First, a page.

Too many people, including plenty of brand-new college graduates, fall far behind on their student loan payments for no good reason. How many? The Federal Reserve Bank of New York determined that 35 percent of people under 30 who were supposed to be making student loan payments were actually 90 or more days delinquent. One big reason it's happening is the fact that many among the indebted simply aren't sure how many loans they have, how and when to pay them back correctly and how to find and use programs for people who can't afford the full payments. What follows is a basic guide for rookie student-loan debtors.
What you owe
Many students have a few different types of loans and get new ones each year during the rush to get the bursar's approval to register for classes.
So repayment needs to begin with an accounting of every individual loan. Start with whatever is in your files. Then check to see whether you're aware of all of your federal student loans. Borrowers can use the National Student Loan Data System website (nslds.ed.gov/nslds_SA/)to get the details.
One critical piece of information you need: Who is the so-called servicer that will collect your payments each month on behalf of the federal government? You may have more than one, and you'll want to know how to contact them to ask any questions you may have about your payments.
Author Reyna Gobel suggests starting a simple spreadsheet to track every loan. For people who need to track down all of their private loans from nongovernment lenders, she suggests they get copies from annualcreditreport.com of all three of their credit reports. The Institute for College Access and Success publishes an omnibus repayment guide on its site (go to tbtim.es/3nq).
When and to whom
The first payments on your loans may be due at different times. Some federal loans give you a six-month grace period after you graduate while others give you nine months. With private loans, it varies.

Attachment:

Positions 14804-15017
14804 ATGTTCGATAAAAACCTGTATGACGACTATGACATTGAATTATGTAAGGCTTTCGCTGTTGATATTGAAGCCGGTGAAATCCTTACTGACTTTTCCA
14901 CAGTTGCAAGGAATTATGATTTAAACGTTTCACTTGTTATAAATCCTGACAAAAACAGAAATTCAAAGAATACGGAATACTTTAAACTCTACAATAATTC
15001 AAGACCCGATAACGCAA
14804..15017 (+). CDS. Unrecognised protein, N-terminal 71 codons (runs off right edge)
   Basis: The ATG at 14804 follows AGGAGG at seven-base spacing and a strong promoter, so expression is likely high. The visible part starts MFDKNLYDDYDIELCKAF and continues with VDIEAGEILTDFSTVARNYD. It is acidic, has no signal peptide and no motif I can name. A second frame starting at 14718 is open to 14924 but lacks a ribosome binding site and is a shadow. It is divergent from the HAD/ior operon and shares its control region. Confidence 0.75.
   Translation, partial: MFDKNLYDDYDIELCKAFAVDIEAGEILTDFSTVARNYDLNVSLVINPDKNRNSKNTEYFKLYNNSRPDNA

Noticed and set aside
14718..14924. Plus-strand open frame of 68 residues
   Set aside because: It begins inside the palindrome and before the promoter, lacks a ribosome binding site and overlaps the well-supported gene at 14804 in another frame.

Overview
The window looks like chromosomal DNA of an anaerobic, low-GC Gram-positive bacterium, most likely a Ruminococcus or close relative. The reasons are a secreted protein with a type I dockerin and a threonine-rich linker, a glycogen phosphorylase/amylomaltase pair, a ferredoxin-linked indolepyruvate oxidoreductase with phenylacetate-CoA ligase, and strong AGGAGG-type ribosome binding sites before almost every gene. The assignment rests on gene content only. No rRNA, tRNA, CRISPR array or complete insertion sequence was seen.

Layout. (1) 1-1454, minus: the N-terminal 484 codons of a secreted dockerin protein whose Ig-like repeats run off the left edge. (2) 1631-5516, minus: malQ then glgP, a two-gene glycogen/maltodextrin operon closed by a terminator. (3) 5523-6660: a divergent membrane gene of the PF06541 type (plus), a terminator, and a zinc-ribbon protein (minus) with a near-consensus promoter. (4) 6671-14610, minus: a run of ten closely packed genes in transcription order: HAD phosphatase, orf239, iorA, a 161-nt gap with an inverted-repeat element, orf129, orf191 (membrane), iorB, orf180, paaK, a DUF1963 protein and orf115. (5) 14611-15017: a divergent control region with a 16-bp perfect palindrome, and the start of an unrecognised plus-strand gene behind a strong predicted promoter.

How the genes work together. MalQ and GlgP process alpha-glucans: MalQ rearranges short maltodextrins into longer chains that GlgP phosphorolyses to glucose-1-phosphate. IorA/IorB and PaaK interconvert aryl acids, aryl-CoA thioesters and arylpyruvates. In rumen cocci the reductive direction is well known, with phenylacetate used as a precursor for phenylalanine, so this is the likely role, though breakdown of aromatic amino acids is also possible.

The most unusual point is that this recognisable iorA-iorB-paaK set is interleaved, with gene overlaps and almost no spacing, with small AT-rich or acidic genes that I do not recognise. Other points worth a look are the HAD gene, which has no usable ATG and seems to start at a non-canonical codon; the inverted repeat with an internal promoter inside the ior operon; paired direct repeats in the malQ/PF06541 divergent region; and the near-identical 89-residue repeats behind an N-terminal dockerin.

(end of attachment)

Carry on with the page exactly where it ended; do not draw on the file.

Assume that servicers will fail to find you and give you clear repayment instructions before the first payment is due. If you've moved or changed your email address since you took out your first loan and haven't told the servicers about it, be especially vigilant.
Having the servicer pull the monthly payment from your checking account automatically can spare you some effort and risk, but that works only for people with regular sources of income who won't run out of funds.
The normal repayment period for federal student loans is 10 years. But depending on the loan and the balance, you may be able to lower your monthly payments by taking as long as 30 years to pay them off.
There are several ways to do this. One is through something called extended payment (go to tbtim.es/3nr). Loan consolidation (tbtim.es/3ns) is yet another possibility. The big downside to taking more than a decade to pay is that the total interest costs can be much higher. The Student Loan Borrower Assistance Project of the National Consumer Law Center has an extensive guide to loan consolidation on its website (tbtim.es/3nt).
There are several government programs that set payments on federal student loans based on how much money you make. You can see a list of them on the right side of the Department of Education's main income-based repayment web page (tbtim.es/3nu).
To see what your payment might be under the plans, visit its repayment estimator page. Your servicer will determine whether your income is low enough to make you eligible.
The income-driven payments may cause you to spend more on interest over time than you might have otherwise. Under certain circumstances, the federal government may eventually forgive the debt after a number of years as well.
If you're confused or having trouble making payments, talk to your servicer.